Unregistered guest
hawk:
thanks for your advice. i visited the site that you recommended for the glossary, have to say that it left me even more confused. However, the sound and vision site for comparing ratings was good. What shocked me there was the SR 7200 by marantz and its power at clipping, is that a typo there or is that really it? I also checked geekboy's site and seemed to have the same info on the marantz. Hawk, if you would, please would you mind explaining how you would describe the difference between dry and bright receivers. i know its not very objective, but given the differential between my knowledge and yours, i would defer to your subjectivity.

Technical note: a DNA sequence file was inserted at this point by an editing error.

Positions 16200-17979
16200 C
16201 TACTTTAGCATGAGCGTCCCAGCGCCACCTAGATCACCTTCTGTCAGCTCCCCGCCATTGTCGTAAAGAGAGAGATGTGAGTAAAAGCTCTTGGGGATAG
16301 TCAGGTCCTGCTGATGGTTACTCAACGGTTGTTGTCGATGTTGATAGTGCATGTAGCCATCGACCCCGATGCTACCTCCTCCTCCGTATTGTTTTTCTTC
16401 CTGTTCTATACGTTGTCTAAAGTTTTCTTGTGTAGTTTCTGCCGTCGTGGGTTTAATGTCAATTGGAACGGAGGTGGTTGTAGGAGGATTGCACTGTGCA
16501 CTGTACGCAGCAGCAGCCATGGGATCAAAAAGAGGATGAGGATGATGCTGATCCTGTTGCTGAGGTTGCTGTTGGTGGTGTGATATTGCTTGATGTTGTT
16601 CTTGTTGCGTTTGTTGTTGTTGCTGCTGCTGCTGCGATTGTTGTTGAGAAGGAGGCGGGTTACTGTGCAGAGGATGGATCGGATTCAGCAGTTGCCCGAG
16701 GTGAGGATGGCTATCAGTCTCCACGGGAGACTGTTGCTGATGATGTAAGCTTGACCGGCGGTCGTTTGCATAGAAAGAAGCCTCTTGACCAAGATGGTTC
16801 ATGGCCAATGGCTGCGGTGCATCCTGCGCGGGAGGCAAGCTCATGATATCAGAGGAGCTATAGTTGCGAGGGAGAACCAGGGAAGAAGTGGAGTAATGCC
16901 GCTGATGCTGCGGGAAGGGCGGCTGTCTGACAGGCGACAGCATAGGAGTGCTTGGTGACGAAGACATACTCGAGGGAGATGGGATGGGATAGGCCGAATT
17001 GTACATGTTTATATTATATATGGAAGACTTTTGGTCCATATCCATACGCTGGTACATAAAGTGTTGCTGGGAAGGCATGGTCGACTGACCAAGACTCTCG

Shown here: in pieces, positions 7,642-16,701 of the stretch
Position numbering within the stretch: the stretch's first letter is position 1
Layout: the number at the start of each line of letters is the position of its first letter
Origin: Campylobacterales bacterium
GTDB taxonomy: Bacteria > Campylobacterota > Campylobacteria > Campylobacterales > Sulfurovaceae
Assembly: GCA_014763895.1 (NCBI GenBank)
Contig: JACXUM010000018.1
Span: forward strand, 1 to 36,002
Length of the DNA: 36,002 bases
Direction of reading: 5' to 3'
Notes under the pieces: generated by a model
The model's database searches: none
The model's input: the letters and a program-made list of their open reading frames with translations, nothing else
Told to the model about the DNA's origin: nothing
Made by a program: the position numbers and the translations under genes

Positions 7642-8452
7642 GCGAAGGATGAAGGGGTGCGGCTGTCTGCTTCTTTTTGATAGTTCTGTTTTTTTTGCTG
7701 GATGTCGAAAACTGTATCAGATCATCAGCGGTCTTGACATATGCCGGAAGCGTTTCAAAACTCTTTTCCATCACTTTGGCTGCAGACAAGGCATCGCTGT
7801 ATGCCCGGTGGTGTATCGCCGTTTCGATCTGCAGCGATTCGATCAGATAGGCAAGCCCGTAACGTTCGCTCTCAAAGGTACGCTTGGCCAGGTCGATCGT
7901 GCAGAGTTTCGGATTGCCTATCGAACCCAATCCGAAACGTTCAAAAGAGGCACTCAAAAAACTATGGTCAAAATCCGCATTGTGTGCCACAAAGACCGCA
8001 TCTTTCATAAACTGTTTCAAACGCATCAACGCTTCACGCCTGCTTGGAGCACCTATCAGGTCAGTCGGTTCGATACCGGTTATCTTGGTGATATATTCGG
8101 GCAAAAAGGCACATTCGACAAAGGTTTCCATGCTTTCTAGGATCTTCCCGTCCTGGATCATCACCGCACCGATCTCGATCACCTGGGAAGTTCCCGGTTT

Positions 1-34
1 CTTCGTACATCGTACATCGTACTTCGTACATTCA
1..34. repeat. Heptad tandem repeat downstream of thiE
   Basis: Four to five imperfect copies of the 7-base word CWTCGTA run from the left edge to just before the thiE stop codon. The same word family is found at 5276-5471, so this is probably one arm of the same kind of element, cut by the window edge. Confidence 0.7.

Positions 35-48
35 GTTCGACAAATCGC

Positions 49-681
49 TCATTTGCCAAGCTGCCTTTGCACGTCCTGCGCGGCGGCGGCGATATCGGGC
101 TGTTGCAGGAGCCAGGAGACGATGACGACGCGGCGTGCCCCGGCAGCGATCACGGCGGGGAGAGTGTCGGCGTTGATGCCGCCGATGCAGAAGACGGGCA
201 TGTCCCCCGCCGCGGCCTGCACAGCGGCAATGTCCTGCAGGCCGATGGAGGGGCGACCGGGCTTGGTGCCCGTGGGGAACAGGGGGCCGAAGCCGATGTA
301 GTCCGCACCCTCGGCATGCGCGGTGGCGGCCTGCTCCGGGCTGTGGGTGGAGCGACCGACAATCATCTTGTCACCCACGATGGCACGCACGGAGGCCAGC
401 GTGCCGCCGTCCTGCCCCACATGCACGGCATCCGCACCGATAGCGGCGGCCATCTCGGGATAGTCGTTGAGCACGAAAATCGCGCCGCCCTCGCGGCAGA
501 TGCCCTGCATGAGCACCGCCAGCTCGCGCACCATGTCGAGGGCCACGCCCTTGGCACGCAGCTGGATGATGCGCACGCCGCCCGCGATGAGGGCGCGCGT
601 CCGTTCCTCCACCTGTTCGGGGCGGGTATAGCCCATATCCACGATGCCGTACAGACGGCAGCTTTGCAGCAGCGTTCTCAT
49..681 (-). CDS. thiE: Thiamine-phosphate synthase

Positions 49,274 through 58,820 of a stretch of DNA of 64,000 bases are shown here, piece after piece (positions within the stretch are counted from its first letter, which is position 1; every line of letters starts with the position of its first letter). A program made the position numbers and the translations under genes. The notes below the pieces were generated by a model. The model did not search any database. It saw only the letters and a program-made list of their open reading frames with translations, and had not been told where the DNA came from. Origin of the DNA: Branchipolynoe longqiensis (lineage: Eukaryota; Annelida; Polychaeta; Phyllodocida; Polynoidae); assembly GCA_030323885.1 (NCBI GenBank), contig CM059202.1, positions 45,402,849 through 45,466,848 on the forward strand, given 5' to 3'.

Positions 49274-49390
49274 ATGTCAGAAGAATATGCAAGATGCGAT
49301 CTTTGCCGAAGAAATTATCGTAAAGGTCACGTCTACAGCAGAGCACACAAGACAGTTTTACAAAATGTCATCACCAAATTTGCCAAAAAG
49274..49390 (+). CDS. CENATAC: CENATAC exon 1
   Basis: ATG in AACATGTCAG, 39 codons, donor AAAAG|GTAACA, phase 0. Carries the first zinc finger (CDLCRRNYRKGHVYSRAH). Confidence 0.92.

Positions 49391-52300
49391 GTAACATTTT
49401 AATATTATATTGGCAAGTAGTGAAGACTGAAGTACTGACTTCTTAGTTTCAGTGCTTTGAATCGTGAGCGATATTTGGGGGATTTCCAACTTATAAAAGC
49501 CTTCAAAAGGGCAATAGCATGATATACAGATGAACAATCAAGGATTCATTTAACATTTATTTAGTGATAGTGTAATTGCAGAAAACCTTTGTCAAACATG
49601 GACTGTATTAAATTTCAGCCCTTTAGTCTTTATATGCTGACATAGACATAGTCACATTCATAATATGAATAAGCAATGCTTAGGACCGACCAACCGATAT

« Previous Thread | Next Thread »

Facebook

Shop Related Deals

Directory

Main Forums

Today's Posts

Forum Help

Follow Us